Germans Concerned After 270,000 Syrian Refugees Granted Permission To Bring Family Members
With worries about mass migration having largely faded from Germany’s consciousness after a record surge in 2015, and an angry popular reaction, prompted Angela Merkel to curb the inflow of refugees, there is renewed concern in Germany following a report that up to 270,000 Syrians in Germany have the right to bring in their family members, a “revelation” that could refuel the debate about migration less than six months before a national election. Germany’s Bild cited a government paper showing that a total of 431,376 Syrians applied for asylum in Germany in 2015 and 2016 and said that of those, 267,500 are allowed to bring their families to Germany.
As Reuters observes, Germany blessing such a material migration could play into the hands of the anti-immigrant Alternative for Germany (AfD) party, which has lost support in recent months as the refugee issue has receded from the headlines ahead of a Sept. 24 election. Sure enough, senior AfD member Alexander Gauland condemned the figures, saying it was “absolute madness” to allow so many people to bring their families to Germany: “Billions and billions of tax money are being swallowed and the social state is being steered toward breakdown while our eyes are wide open.”
In 2016 Germany suspended family re-unifications for two years for migrants who get “subsidiary protection” – granted to people who are not considered as being persecuted individually but in whose home country there is war, torture or other inhumane treatment.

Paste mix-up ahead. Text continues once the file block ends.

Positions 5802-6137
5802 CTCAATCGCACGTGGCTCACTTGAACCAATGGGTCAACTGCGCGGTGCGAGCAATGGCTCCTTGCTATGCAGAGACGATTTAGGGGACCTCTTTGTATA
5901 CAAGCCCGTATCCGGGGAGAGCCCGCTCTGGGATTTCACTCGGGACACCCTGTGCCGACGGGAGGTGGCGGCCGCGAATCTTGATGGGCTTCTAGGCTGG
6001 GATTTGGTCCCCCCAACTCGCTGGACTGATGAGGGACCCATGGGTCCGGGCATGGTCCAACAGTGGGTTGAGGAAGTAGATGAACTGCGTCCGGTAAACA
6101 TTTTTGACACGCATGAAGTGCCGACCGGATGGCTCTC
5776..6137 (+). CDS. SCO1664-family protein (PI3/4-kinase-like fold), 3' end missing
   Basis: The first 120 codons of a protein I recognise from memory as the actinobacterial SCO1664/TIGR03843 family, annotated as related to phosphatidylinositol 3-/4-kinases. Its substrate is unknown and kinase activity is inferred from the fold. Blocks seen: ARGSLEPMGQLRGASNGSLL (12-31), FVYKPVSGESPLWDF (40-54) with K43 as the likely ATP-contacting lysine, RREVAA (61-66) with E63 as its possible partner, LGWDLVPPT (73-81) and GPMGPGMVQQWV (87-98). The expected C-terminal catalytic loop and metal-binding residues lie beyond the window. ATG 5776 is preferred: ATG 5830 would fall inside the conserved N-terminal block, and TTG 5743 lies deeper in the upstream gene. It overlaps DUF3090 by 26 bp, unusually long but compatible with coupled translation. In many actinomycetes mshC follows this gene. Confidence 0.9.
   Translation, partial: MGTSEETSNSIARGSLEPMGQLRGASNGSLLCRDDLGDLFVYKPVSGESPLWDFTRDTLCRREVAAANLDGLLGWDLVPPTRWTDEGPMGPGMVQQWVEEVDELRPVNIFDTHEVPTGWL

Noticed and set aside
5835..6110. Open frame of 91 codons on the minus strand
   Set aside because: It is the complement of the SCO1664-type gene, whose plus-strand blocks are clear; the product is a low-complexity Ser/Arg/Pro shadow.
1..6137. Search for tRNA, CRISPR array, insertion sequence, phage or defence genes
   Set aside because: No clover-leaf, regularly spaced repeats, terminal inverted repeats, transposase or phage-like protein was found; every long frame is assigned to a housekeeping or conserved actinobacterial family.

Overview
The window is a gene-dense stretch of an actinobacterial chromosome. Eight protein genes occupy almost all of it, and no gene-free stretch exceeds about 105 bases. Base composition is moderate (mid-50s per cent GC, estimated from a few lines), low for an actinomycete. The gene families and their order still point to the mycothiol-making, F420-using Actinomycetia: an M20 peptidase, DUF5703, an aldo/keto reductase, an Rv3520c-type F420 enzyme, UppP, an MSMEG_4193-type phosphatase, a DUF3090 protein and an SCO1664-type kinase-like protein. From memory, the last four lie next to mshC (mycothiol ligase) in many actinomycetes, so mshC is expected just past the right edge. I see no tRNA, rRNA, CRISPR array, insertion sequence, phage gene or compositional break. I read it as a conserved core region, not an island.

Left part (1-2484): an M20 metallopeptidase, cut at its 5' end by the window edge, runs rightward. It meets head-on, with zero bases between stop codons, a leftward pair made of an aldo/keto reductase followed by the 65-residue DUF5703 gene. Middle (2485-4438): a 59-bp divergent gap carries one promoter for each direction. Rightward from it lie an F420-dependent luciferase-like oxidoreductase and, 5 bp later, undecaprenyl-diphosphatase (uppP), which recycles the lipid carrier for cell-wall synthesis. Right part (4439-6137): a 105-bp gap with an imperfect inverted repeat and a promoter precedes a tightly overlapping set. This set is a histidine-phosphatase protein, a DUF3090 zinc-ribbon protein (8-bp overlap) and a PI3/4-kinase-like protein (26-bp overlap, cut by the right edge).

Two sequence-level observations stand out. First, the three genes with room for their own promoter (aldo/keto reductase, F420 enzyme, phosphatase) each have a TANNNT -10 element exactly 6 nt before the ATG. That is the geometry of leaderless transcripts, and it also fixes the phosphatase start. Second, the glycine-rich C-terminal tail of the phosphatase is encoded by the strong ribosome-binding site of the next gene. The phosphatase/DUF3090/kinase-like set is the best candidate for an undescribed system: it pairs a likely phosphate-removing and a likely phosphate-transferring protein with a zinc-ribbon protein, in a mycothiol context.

According to Reuters, Syrians are the biggest group of asylum applicants in Germany. They are increasingly being granted subsidiary protection rather than refugee status and that means they are only granted the right of residence for a year, although this can be extended. But Chancellor Angela Merkel’s Christian Democrats (CDU), their Bavarian sister party – the Christian Social Union (CSU) – and the Social Democrats (SPD), their junior coalition partner, decided last week to make exceptions for people with subsidiary protection status in hardship cases.
More than a million migrants flocked to Germany in 2015 and 2016 but arrivals have dropped significantly.
The AfD, which has made immigration one of its key rallying points, is currently on between 7 and 11 percent in opinion polls, above the 5 percent threshold to enter parliament. CSU leader Horst Seehofer told German magazine Stern tackling the AfD was a main aim.
“If we govern the country sensibly and don’t attack each other personally in the election campaign, we can push the AfD under 5 percent,” Seehofer said. However, while his party is behind Merkel in the election campaign he said it was sticking to its demand for a cap on the number of migrants coming here – a proposal which the chancellor has rejected.